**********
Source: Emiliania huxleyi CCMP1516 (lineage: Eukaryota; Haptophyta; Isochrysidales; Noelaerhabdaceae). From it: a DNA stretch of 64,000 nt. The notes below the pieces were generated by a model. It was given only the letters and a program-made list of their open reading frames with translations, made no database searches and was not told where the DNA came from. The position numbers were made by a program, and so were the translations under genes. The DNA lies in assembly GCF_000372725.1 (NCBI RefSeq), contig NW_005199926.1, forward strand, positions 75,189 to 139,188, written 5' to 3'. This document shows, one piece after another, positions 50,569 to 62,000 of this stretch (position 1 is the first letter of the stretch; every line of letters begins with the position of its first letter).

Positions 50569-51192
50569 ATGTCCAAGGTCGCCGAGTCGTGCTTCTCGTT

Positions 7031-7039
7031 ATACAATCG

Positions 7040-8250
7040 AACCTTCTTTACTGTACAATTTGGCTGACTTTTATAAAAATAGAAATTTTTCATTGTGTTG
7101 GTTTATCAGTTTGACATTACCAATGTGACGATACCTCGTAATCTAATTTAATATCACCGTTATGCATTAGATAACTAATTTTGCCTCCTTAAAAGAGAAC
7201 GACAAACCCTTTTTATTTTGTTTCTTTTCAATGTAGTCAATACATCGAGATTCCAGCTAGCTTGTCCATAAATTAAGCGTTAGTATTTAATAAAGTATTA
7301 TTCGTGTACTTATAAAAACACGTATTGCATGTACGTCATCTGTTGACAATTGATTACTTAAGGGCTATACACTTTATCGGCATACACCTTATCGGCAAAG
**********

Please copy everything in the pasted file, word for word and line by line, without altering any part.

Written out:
Source: Emiliania huxleyi CCMP1516 (lineage: Eukaryota; Haptophyta; Isochrysidales; Noelaerhabdaceae). From it: a DNA stretch of 64,000 nt. The notes below the pieces were generated by a model. It was given only the letters and a program-made list of their open reading frames with translations, made no database searches and was not told where the DNA came from. The position numbers were made by a program, and so were the translations under genes. The DNA lies in assembly GCF_000372725.1 (NCBI RefSeq), contig NW_005199926.1, forward strand, positions 75,189 to 139,188, written 5' to 3'. This document shows, one piece after another, positions 50,569 to 62,000 of this stretch (position 1 is the first letter of the stretch; every line of letters begins with the position of its first letter).

Positions 50569-51192
50569 ATGTCCAAGGTCGCCGAGTCGTGCTTCTCGTT

Positions 7031-7039
7031 ATACAATCG

Positions 7040-8250
7040 AACCTTCTTTACTGTACAATTTGGCTGACTTTTATAAAAATAGAAATTTTTCATTGTGTTG
7101 GTTTATCAGTTTGACATTACCAATGTGACGATACCTCGTAATCTAATTTAATATCACCGTTATGCATTAGATAACTAATTTTGCCTCCTTAAAAGAGAAC
7201 GACAAACCCTTTTTATTTTGTTTCTTTTCAATGTAGTCAATACATCGAGATTCCAGCTAGCTTGTCCATAAATTAAGCGTTAGTATTTAATAAAGTATTA
7301 TTCGTGTACTTATAAAAACACGTATTGCATGTACGTCATCTGTTGACAATTGATTACTTAAGGGCTATACACTTTATCGGCATACACCTTATCGGCAAAG